All I would add to this is that as long as there is money flowing into his pocket, he will say and advocate for anything.
November 1, 2015
Johns Hopkins Hospital has developed a patient wish list the patients have made on surveys or complaint letters.
The list is not intended to comprehensive, but it is intended to be a conversation starter. The list follows:
- Let me sleep. Do not take vitals throughout the night or draw blood between 10 p.m. and 6 a.m. unless it is critical. If it is critical, please make sure I understand. My sleep helps me recover and feel better.
- Keep the noise levels down at the nurses' station. This is so important — especially at night when my sleep is needed. Turn off the TV, radio, computer screen, etc., at night in my room so there is not a glare or noise that can disturb my sleep.
- Don't lose my personal belongings. Take an inventory and label everything with my name and medical record number so my personal belongings do not get misplaced. These belongings are an extension of me and make me feel more at ease. Taking care of my stuff feels like you are taking care of me.
- Knock on the door before entering. This shows respect for my privacy and me as an individual. Introduce yourself to me and shake hands or make eye contact when you do this. Call me by my preferred name (formal or first name).
- Please keep my whiteboard current and up to date. It gives me a quick reference of who is caring for my daily plan and me. Provide a notebook at the bedside so I can keep all my important papers and cards from my health care team and other staff members in one place. Please make sure my name and my location — nursing unit, room number and room phone — are listed on the front.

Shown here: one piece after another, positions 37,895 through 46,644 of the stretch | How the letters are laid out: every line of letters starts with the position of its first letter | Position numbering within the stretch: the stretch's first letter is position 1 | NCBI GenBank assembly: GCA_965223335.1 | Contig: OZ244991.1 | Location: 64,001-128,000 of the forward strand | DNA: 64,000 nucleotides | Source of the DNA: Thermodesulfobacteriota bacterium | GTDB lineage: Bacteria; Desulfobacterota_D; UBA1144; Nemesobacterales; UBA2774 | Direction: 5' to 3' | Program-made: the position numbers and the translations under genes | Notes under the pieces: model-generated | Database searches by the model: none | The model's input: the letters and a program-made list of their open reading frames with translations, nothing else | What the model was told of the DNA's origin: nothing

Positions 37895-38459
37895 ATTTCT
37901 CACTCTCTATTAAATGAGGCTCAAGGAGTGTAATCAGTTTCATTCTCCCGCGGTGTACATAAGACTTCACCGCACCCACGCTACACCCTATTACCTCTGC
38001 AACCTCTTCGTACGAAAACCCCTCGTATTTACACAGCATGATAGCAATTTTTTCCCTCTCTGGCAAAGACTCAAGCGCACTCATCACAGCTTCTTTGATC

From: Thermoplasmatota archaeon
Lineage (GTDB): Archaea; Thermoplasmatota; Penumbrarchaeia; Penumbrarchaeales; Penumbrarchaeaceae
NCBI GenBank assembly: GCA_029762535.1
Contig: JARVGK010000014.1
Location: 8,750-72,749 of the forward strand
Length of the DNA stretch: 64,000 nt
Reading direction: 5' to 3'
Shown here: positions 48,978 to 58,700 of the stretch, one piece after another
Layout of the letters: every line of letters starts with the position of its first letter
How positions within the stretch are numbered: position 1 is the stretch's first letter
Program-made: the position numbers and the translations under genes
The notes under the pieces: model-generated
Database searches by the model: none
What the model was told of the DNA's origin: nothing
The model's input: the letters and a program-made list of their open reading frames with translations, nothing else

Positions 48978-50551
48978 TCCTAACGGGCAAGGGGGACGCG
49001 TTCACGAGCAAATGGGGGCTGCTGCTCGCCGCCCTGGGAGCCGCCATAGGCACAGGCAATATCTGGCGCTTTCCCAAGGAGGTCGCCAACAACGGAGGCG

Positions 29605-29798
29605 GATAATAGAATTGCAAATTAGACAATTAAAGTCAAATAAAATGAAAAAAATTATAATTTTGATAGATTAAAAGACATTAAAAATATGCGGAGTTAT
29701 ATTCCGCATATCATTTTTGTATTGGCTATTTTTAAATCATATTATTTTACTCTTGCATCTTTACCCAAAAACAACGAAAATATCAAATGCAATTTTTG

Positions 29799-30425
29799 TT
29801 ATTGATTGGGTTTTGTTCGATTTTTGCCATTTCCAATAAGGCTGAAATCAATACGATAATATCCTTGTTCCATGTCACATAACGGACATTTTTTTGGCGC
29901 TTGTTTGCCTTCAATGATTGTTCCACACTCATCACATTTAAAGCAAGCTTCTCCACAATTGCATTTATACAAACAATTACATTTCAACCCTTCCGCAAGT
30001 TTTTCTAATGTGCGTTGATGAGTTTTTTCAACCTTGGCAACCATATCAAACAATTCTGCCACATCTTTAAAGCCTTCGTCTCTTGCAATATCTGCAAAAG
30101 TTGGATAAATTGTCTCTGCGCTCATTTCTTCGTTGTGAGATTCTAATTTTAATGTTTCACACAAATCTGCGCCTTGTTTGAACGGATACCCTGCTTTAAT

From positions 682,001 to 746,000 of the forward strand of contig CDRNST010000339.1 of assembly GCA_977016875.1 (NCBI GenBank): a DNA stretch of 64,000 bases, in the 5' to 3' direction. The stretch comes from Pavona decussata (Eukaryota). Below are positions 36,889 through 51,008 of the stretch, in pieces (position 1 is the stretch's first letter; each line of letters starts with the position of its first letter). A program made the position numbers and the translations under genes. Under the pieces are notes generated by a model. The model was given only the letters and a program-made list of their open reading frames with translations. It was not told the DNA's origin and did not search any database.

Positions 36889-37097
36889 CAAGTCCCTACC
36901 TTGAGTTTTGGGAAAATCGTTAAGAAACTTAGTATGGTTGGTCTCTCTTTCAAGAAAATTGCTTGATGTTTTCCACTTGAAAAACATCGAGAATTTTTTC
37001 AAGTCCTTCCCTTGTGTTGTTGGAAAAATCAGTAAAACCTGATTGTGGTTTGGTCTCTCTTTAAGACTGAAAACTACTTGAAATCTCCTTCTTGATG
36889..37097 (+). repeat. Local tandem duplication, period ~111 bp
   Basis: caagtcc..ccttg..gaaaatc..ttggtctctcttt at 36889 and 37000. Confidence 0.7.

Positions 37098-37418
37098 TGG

- Update my family and me if you notice changes in my condition. Keep communication open. Please keep me informed of delays — it lessens my anxiety during an already stressful time.
- Keep my room clean. Mop the floors every day, wipe surfaces to prevent the spread of germs, empty my wastebasket and keep my bathroom really clean so it even smells clean. If you are my housekeeper, please introduce yourself to me and say hello. I like to know who is taking care of my surroundings.
- Listen to me and engage me in my care. Use plain language and make sure I understand my plan of care.
- Please orient me to my room and the hospital so I know where important things are located, how to work the television, how to order food and when my linens may be changed. I am a guest here and don't know these things, yet these are important to me.
- Please maintain professionalism in ALL areas of the hospital. While you may be on your break, you are still a hospital employee and a reflection of the hospital. How I perceive you is often how I perceive the hospital and care that I am receiving.
If you have experiences from a hospital stay or from working as a health care professional, that you think should be included, please share via the comments.
Many of the hospital surveys I have seen have nonsensical questions that seldom have anything to do with being in the hospital and the care received. They are all concerned about the room and its cleanliness and maybe a question or two about how fast the call button was answered. I will make comments on future surveys now that I have a guide.